While the fishing industry could be lucrative, Mackie also experienced the lean times and pursued a more stable career as a civil servant.

Tall, but true tale

One humorous memory Mackie shared happened the first year he went north fishing with his father. “I was 12, and on the trip home we stopped in a small harbour by a place called Cape Caution, which is well named,” he says. “We picked up two men from a fisherman who had found them running naked along the shoreline. As it happens these guys were from Saskatchewan and had read about the fortunes to be made fishing for salmon in British Columbia.
“They spent a lot of money on a boat and equipment, even though they had no experience fishing on the open sea. They went into a narrow channel called Seymour Inlet at high tide, not knowing returning to the open sea could be dangerous. By the time they were on their journey back, all the water from high tide in the inlet that was draining out through the narrows, and that created a raging torrent. Therefore, the swift outflowing current meeting large incoming waves created an extremely dangerous situation that completely overwhelmed their boat causing it to capsize.”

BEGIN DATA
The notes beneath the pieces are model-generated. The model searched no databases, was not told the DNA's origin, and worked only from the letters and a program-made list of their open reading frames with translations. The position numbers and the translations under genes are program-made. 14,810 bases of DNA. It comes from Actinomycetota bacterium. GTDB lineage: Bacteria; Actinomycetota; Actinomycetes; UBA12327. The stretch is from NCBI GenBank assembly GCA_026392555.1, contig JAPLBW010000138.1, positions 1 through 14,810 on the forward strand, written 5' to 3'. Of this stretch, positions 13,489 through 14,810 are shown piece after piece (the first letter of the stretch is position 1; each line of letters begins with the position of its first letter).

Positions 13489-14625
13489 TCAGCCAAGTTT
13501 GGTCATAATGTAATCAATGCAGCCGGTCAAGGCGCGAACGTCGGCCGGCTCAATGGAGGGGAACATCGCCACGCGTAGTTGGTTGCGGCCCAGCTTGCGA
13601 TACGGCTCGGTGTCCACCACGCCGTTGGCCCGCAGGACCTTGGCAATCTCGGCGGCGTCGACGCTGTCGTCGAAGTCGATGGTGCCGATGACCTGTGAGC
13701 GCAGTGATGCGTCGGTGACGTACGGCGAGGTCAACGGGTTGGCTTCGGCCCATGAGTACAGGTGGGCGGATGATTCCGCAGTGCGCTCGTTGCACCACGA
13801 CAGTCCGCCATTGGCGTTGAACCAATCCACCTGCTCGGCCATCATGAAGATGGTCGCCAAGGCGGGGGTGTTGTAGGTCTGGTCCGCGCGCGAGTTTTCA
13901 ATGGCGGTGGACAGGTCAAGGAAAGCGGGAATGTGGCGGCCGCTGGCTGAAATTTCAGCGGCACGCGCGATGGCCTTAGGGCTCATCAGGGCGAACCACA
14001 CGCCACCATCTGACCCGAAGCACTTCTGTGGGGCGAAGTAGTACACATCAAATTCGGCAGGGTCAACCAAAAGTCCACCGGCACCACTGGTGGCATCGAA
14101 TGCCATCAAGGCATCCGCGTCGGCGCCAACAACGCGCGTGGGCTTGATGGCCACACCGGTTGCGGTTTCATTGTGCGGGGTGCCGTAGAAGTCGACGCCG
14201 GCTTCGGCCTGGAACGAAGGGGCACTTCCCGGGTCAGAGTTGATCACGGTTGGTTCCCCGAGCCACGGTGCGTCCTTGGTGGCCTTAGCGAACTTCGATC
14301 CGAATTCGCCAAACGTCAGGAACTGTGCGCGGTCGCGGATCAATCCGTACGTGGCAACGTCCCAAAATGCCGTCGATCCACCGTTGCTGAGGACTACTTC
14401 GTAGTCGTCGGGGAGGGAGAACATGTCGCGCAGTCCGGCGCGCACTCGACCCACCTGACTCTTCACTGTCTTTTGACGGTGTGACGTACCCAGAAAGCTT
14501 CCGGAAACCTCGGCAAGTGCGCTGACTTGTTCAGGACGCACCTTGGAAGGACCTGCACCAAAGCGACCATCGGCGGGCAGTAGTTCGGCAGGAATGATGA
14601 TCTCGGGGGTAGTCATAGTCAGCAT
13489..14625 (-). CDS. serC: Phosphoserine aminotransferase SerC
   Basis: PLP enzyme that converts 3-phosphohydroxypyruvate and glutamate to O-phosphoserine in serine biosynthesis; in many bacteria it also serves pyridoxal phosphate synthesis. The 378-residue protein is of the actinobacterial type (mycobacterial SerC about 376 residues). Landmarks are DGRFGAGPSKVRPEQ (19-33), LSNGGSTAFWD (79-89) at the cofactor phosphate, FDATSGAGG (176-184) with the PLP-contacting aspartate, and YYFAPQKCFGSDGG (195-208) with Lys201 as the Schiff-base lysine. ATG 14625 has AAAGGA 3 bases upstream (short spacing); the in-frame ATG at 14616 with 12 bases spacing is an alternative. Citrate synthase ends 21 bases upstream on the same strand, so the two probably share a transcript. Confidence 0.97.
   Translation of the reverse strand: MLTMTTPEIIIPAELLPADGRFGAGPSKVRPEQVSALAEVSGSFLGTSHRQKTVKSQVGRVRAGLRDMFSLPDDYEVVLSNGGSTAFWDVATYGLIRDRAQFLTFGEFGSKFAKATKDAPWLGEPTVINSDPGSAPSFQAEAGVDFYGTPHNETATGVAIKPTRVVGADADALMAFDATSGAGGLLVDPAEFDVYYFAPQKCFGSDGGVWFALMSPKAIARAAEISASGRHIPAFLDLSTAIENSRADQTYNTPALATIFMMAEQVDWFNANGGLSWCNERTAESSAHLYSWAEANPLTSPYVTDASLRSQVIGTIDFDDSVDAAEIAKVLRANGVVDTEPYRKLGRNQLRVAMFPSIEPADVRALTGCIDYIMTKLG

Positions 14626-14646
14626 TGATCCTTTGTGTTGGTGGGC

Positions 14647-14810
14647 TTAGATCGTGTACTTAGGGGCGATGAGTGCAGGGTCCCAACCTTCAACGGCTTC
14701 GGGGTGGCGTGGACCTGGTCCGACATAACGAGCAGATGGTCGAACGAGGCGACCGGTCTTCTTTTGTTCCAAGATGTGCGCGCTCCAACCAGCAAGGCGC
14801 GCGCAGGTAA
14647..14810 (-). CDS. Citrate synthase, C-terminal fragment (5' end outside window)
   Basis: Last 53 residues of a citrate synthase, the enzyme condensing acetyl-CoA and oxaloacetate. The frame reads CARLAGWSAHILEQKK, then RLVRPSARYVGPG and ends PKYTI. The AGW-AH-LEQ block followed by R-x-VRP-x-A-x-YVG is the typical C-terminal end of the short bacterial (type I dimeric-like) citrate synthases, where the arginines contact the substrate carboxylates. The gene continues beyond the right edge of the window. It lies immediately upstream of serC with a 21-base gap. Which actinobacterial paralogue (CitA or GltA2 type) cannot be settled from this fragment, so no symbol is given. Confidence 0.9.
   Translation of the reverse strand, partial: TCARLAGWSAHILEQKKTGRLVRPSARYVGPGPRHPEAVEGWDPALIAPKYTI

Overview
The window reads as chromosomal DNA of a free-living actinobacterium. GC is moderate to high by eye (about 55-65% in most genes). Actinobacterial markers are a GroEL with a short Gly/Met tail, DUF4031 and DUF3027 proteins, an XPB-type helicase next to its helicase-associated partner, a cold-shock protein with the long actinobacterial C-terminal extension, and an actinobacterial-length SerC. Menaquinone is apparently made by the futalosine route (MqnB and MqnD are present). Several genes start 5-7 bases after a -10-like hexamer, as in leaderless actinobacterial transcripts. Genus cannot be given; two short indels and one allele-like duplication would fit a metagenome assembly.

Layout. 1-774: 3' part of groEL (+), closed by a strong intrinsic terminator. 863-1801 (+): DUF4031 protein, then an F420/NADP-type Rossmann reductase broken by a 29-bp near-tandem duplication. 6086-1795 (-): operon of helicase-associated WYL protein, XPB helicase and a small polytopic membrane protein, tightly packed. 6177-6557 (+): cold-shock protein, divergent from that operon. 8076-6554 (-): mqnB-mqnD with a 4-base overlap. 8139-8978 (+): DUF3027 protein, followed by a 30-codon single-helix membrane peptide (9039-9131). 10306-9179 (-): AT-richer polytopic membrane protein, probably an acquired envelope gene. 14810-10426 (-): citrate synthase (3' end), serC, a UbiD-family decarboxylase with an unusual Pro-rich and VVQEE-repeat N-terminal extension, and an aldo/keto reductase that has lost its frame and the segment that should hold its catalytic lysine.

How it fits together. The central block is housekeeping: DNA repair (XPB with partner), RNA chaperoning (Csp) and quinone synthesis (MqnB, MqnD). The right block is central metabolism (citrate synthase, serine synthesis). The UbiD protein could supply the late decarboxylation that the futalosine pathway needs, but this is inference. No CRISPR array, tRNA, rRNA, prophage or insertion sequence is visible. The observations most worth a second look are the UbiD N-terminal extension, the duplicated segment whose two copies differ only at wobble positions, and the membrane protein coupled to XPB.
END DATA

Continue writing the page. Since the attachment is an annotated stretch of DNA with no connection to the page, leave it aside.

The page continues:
Mackie says the men had to take off their wet clothes to swim to shore, climbing over barnacle-encrusted rocks to safety.
“They spent the next few days wandering the shoreline in an uninhabited area before they were rescued. We transported them to the South Coast where they made arrangements to return to Saskatchewan.”

Community bonds

Today the fishing community is still strong in Delta/Ladner, and it is not uncommon for the families to gather at the Ladner Fisherman’s Co-Op Hall, which recently celebrated its 75 th anniversary. “We had a photo contest to showcase the anniversary and received over 200 entries,” says Stevens. “They can be seen on our website at www.lfca.ca.


Sailing into history
Prior to canneries getting their fishing licences in the late 1880s, they were receiving fish from the Native fishermen in canoes. As the century ended, the canneries provided the Natives with 20-foot long flat bottomed skiffs with detachable masts and sails. The boats could also be rowed with oars. After the season was over, the skiffs were repaired and stored at the cannery.
(Steveston Museum archives)


History revived
Delta Fishing Heritage Society is in the process of
restoring the Persian Fisher, a classic Fraser River gillnetter,
circa 1940s, originally owned by George and Mark Protunia.
Currently under cover, the 30-foot vessel will be refurbished by
craftsmen to bring the ship back to its former glory. The future
placement of the Persian Fisher has not been decided, but it
will be included in the ongoing discussions for opportunities to
honour the many families involved in Delta’s fishing industry
for over a century.
Donations are required to complete the Persian Fisher
restoration, and anyone wishing to help can contact John Stevens
at www.dfhs.ca/fundraising.